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The € crisis in perspective

21/06/2012

As the longest day of the year crawls past sunset, I am wearing my sceptical financial analyst’s – as opposed to my idealistic proof-reader’s – hat. Today’s unsurprising news that the Spanish banks may need yet another €62bn (and that still won’t be enough, playmates) reminded me of this exchange:

Sir Godber Evans: Don’t you find this a little indulgent? Particularly in the present economic circumstances.
The Dean: Oh, we never bother with “present economic circumstances”.
The Senior Tutor: We find that they tend to go away after fifty years or so.
[Tom Sharpe. Porterhouse Blue (1987)]

The political rascals have been ignoring the inherent absurdities of the long, slow train-crash that is the € for the last 12 years. Perhaps this ^ really does amount to what we must laughingly call their policy: to put their fingers in their ears and shout “We can’t hear you” for the next fifty years.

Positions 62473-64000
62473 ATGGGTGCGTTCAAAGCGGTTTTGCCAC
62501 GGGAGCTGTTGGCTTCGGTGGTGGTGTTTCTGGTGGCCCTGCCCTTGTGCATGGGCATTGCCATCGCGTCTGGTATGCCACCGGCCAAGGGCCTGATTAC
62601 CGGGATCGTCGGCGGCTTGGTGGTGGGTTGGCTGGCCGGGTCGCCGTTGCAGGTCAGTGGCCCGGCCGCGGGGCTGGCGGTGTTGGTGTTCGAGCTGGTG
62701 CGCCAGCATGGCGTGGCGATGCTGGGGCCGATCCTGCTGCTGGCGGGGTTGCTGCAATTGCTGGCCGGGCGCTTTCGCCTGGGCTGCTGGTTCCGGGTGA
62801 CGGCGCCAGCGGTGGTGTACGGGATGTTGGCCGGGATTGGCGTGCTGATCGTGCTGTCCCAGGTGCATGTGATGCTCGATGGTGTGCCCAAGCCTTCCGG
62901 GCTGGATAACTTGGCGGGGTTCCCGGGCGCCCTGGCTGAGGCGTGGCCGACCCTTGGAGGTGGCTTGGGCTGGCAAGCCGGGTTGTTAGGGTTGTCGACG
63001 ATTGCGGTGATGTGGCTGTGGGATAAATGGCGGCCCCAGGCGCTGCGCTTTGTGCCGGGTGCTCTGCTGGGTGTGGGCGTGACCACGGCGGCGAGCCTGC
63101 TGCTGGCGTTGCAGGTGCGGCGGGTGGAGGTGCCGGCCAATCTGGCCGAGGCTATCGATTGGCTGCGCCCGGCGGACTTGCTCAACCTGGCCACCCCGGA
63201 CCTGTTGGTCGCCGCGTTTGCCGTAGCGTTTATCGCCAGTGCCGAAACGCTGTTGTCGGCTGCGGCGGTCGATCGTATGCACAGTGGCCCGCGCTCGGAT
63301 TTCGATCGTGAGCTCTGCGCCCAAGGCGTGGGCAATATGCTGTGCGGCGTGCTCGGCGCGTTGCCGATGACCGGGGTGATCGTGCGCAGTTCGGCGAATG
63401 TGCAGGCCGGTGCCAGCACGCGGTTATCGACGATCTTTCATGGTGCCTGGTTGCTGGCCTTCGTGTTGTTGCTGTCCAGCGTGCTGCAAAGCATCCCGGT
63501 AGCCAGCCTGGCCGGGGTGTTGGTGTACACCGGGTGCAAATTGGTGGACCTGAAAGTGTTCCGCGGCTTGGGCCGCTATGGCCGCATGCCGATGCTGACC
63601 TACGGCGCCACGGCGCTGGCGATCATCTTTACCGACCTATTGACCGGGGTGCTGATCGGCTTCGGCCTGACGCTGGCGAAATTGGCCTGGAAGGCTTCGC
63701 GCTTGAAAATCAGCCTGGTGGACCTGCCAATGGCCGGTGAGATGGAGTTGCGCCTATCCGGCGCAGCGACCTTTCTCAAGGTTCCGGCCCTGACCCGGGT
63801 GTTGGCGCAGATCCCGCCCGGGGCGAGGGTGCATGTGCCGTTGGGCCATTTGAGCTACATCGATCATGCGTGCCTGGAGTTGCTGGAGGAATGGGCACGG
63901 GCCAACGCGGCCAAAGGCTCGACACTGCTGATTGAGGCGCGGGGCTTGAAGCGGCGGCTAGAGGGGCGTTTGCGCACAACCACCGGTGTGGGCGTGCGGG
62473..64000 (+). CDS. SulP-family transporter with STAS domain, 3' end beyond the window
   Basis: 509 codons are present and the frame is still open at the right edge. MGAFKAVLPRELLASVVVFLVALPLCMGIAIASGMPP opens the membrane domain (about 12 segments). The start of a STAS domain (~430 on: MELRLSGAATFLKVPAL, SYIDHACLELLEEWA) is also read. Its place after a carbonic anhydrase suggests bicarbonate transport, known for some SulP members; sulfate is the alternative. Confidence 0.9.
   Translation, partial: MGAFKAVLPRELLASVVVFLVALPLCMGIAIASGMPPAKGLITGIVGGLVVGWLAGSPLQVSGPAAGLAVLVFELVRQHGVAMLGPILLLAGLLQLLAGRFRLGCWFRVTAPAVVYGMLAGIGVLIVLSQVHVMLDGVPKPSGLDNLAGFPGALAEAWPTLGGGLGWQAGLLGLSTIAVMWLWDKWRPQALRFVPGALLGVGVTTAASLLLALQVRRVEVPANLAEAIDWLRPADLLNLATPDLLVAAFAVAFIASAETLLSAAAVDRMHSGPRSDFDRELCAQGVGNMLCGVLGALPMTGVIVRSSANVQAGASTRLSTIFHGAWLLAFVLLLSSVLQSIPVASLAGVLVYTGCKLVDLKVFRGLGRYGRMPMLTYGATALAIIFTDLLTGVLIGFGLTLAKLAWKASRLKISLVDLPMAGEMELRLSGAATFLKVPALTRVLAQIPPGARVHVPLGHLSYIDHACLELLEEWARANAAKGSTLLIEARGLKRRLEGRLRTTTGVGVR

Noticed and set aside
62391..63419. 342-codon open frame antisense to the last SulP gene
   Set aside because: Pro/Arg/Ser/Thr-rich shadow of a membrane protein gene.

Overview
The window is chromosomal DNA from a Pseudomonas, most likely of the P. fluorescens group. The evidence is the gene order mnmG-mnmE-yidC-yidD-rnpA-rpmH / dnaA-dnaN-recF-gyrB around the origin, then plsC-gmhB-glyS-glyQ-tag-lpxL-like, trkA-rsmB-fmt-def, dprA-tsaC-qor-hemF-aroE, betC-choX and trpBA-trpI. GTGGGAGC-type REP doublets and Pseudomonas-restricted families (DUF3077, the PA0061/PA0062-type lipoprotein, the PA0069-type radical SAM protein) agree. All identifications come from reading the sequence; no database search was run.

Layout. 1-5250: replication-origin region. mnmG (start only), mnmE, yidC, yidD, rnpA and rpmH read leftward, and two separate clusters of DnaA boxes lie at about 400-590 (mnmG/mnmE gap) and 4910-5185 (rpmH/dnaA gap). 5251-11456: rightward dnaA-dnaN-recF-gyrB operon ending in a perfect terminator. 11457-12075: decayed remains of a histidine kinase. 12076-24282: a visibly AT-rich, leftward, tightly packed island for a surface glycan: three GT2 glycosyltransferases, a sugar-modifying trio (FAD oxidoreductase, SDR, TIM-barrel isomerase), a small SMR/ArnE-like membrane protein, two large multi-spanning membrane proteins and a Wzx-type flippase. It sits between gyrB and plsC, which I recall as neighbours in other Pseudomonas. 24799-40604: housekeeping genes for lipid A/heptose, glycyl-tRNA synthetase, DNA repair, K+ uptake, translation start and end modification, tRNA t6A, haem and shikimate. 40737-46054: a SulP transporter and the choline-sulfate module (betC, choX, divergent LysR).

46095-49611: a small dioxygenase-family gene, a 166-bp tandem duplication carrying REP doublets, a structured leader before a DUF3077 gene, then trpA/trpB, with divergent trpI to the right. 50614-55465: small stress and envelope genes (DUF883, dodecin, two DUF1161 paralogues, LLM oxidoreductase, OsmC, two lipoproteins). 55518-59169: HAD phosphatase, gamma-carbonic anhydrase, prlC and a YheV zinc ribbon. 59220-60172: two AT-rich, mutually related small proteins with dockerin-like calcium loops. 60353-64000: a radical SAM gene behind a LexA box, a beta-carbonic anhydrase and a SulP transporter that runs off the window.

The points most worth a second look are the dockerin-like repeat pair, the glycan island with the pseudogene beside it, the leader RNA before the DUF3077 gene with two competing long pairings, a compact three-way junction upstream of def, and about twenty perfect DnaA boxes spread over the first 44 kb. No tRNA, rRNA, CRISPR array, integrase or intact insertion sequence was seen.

Apart from William Hague, the Foreign Secretary, arguably our only real political orator – who doesn’t sound like a speak-your-weight machine on Mogadon – is Nigel Farage. He’s a Euro MP and leader of the UK Independence Party. He is a very unusual kind of politician, for he says precisely what he thinks. He also knows what he’s talking about, as he was previously a currency trader. Here, last week in the European Parliament, he was on fire.

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